Some of you who are familiar with programming or coding may already know what scripting is all about. A script is a program that automates the execution of tasks within a larger process. Those familiar with Visual Basic will have a solid understanding of these principles, but the average user probably will not.
It sounds complicated, and frankly it is. This documentation will not teach you how to script, because there are literally university courses taught on the subject, but it will direct you to where you can find the scripting tool in Method Report Designer and supply some examples of scripts that perform basic functions within the Report Designer environment.
Scripting options are available in the Behavior section of whatever section of the report or control you happen to be working in. Whether you have selected the property grid itself, a specific band, or even a specific control, you will be able to find the scripting tool under Behavior > Scripts. Please note that any scripts you use will only influence the information in the section you have selected (e.g. if you have selected a single control like a label and then implement scripting, the script will only affect information within that label).
Clicking the + icon next to Scripts will open a larger menu of events you can attach a script to - this means you are choosing what must happen before the script is activated.
Clicking the ellipses button [...] next to an event option will open the scripting editor, which looks like this: The first thing you’ll notice is two pieces of text: Private Sub and End Sub. It’s helpful to think of these two pieces of text as bookends for your code: if you’re familiar with basic HTML, another good analogy would be to think of them as the < p > and < /p > tags that block off a paragraph. Regardless, it’s important you don’t delete them! The code in between these two tags is the default code provided by Report Designer. You can delete it and include your own code as you desire.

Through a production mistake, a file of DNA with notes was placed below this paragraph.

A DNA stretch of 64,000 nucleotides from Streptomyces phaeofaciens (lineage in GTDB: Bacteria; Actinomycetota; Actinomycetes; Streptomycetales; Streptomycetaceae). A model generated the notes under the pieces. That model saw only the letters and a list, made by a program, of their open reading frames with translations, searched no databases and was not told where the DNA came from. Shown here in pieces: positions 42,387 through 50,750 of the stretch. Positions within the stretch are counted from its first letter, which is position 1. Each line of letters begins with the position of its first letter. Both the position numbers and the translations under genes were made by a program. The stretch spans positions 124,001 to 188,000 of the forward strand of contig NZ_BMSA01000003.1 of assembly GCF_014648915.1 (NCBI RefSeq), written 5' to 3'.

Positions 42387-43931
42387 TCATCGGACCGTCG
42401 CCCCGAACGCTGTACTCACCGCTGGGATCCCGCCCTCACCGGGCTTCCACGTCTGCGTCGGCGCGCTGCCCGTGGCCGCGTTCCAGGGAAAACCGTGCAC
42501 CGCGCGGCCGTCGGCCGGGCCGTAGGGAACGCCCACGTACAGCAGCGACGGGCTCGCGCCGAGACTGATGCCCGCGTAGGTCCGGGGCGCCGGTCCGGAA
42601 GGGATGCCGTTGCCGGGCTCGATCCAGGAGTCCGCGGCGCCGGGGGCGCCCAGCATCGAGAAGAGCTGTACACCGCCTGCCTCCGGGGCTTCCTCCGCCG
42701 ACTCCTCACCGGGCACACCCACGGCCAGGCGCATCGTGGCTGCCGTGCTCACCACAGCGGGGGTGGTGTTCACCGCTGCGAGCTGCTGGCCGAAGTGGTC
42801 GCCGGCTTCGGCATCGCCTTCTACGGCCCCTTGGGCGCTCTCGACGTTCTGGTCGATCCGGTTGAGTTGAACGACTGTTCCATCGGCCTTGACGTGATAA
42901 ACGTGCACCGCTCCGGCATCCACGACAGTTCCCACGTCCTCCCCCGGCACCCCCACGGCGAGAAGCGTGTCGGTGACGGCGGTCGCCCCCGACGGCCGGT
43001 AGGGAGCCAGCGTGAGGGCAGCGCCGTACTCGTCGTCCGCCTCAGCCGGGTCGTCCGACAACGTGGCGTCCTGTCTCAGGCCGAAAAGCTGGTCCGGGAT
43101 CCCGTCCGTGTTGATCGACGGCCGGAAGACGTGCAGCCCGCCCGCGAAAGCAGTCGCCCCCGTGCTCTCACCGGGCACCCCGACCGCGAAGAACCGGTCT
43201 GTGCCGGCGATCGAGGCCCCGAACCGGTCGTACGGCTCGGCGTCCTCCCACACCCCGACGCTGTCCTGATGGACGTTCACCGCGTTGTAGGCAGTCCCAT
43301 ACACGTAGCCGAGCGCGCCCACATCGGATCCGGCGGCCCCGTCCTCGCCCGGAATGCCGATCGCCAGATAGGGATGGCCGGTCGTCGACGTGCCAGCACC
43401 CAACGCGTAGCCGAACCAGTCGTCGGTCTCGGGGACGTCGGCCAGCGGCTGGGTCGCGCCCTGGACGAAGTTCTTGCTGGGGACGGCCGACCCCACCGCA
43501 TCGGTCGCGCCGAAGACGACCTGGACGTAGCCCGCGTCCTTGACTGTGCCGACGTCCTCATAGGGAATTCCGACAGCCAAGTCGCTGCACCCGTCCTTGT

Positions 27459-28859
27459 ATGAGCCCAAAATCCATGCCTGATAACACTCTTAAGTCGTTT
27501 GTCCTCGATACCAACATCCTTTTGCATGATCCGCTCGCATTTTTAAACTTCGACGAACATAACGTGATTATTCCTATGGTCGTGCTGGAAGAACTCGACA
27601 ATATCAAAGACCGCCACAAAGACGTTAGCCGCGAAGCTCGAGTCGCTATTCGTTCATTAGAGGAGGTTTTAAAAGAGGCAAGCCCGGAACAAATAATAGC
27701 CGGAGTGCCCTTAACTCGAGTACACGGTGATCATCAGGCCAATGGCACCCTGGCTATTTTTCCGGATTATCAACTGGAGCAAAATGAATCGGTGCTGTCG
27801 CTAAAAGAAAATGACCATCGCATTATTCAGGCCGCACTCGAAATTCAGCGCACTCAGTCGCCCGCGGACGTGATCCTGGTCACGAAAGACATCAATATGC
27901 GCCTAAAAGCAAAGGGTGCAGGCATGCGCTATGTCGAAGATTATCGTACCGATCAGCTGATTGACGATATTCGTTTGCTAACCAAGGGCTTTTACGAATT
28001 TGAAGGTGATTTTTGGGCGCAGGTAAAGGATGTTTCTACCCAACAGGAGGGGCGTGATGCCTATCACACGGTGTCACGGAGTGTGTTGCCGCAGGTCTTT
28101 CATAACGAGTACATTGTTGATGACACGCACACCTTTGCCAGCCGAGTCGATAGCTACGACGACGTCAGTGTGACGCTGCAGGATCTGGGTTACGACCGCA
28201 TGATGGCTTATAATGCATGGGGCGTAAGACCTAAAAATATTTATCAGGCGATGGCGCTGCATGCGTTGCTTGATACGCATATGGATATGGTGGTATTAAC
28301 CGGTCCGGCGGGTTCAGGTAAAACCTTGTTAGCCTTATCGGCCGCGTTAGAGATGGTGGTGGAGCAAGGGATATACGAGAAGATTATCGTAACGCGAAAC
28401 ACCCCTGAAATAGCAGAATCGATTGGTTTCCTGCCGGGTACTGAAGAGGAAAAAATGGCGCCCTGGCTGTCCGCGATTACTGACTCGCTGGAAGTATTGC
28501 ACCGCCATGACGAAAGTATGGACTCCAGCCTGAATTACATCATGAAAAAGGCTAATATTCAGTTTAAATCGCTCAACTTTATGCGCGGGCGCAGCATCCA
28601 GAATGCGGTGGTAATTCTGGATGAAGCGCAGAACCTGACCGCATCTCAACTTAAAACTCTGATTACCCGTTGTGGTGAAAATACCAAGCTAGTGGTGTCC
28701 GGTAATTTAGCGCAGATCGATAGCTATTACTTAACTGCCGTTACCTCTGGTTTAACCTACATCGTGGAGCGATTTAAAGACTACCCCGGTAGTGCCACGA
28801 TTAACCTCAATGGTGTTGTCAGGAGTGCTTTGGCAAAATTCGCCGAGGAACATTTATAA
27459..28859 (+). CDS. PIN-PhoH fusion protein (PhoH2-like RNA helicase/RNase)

The body of the script you’ll be using is heavily dependent on what you want the script to do. As we stated at the beginning of this section, our intent here is not to teach coding, so instead we’ve included a few examples below of pre-made pieces of code that can be copy-pasted into the scripting editor to achieve different effects. Remember, these pieces of code must go between the Private Sub and End Sub markers in order to take effect.
This script works to retrieve the main parent customer from a group of customers and jobs.
If(CharIndex(':', [Customer]) = -1,[Customer], Substring([Customer],0,CharIndex(':', [Customer] ) ))
This script works to group the data in your report by a specific field; in this case, by sales rep.
Dim xrc As XRChart = CType(sender,XRChart)Dim filtervalue As String = GetCurrentColumnValue("SalesRep").ToStringxrc.Series(0).DataFilters.Clearxrc.Series(0).DataFilters.Add(New DataFilter("SalesRep", "System.String", DataFilterCondition.Equal, filtervalue))
This script works to change the range of the diagram you are referencing - this works for charts! In this example, twelve values will show up if the argument is "day", and if not, 60 will show up.
Dim xrc As XRChart = CType(sender,XRChart)Dim diagram As XYDiagram = CType(xrc.Diagram, XYDiagram)If ReportType.text = "Day" diagram.AxisY.GridSpacing = 1 diagram.AxisY.Range.MaxValue = 12Else diagram.AxisY.GridSpacing = 5 diagram.AxisY.Range.MaxValue = 60End If